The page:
The Internet Engineering Task Force is on the verge of approving a new standard for encrypted internet traffic that will make the web a safer place to shop, bank and browse — but it could also break a lot of stuff for people who don’t update their browsers.
Transport Layer Security, or TLS, is an encryption protocol that works with web browsers. It’s the math, and the shared standards, that underlie the green padlock users see — the symbol which gives users the confidence that they are connected to the right site and is private enough to share personal or financial data.
TLS supersedes SSL, or Secure Sockets Layer — a protocol dating back to 1995 that has proven to be thoroughly broken. But the latest TLS version was finalized in 2008 and in recent years has been the subject of many high profile attacks and newly discovered bugs.
The first draft of TLS 1.3 was offered by the IETF in 2014 and the non-profit, which sets the standards that keep the internet universally compatible and open, has since been working on a final version.
“There’s no timeline” for the IETF working group to finish drafting the standard, task force spokesman Greg Wood told Cyberscoop. The 15th draft was published last month.
“It’s a consensus-based process … Once the working group is in agreement, the final standard is sent out for review by wider technical community,” Wood said.
Any issues raised at that stage have to be addressed before the task force publishes the standard and it comes into force, he explained.
Nonetheless, Mozilla’s Firefox and Google’s Chrome browsers have implemented preliminary versions of TLS 1.3 in their developer releases — the latest, as yet untested, updates to their software which they share ahead of public release. And there are other programs implementing the new standard, too.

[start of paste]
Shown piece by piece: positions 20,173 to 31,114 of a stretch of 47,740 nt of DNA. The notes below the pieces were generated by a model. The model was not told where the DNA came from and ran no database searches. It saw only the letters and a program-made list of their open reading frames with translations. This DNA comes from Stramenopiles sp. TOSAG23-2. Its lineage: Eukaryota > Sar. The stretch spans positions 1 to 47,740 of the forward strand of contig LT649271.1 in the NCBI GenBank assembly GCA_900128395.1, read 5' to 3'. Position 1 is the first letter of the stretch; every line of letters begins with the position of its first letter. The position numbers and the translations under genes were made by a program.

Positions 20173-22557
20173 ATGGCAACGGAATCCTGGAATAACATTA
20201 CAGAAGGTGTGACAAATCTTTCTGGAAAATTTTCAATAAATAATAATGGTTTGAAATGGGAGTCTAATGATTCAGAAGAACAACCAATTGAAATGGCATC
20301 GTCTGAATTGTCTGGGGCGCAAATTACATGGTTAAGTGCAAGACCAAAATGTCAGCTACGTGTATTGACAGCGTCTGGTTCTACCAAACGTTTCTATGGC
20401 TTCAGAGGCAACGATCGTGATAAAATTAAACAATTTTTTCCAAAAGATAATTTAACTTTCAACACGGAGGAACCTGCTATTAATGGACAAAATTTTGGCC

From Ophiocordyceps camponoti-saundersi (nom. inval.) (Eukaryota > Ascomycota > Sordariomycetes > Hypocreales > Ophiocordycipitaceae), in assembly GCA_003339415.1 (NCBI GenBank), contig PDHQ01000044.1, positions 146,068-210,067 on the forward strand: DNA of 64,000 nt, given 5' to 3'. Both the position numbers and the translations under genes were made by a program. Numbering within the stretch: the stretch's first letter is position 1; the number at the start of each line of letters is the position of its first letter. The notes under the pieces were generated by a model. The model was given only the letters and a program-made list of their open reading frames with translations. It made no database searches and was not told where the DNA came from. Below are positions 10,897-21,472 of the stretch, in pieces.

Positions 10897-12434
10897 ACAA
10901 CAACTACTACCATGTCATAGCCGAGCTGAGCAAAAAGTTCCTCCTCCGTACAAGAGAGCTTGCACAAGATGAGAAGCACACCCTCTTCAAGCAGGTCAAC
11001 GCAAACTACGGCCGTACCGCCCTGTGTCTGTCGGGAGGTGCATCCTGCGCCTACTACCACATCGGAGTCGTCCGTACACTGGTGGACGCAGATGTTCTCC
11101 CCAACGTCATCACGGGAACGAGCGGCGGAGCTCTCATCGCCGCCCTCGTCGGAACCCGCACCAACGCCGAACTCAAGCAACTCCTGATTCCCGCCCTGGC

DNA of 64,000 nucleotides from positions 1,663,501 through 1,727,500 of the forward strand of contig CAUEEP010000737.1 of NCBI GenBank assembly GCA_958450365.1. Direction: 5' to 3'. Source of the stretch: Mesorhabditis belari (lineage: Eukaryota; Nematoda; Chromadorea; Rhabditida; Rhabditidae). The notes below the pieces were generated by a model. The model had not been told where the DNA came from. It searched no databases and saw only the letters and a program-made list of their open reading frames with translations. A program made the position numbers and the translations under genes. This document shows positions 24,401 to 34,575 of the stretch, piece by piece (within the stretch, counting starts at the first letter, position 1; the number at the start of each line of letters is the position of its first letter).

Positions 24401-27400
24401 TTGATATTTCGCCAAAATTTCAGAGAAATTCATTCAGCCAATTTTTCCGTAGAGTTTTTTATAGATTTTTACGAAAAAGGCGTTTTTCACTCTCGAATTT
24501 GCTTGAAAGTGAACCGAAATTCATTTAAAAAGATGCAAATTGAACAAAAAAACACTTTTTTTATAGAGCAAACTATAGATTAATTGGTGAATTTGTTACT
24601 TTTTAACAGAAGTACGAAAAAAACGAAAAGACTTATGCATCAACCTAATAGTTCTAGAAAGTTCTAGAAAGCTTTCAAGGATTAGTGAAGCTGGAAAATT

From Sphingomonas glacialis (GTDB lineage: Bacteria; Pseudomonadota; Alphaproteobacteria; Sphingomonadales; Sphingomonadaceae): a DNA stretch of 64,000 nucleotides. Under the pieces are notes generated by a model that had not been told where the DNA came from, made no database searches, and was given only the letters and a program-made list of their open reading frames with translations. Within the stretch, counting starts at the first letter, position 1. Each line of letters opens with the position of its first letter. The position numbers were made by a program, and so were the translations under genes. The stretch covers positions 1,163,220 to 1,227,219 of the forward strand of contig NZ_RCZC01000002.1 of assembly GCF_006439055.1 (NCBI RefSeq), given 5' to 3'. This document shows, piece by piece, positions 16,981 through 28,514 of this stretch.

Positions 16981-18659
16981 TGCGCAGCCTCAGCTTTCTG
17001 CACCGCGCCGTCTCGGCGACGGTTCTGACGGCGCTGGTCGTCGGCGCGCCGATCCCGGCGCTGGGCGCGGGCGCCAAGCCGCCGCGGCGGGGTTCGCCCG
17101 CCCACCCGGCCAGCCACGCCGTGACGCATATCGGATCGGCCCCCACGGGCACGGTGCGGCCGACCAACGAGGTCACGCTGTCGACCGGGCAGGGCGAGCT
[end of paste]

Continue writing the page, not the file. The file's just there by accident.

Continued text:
“TLS 1.3 is huge step forward for web security and performance,” wrote Nick Sullivan of Cloudflare, the content delivery company. Cloudflare announced Tuesday that they will be offering TLS 1.3 to all their customers.
Crypto experts agree 1.3 will be faster and much more secure. Older versions of TLS typically require at least three exchanges between the server hosting web content and the browser viewing it before any actual traffic can move. This is known as 3-RTT, for Round Trip Time, and contributes to the latency that sometimes plague encrypted sites.
The lower the RTT, the faster the web connection. TLS 1.3 aims for a maximum of 1-RTT, according to engineers.
However, one of the ways TLS 1.3 is being made more secure is to eliminate what engineers call backwards compatibility — the ability of websites using the new standard to be viewed with outdated browsers.
“The need for backwards compatibility allows an attacker to force the [encryption] protocol into an older, insecure, version,” wrote Bruce Schneier in 1998 — the year SSL was first introduced.
Backwards compatibility is at the root of many vulnerabilities in earlier versions of TLS — like the POODLE and FREAK attacks.
To deal with this problem, TLS will eliminate many older, less secure, encryption technologies, including RC4 ciphers, SHA-1 hashes and so-called “export grade” ciphers.
“I think we will see far fewer vulnerabilities and we will be able to trust TLS far more than we have in the past,” concluded Cigital’s Jesse Victors.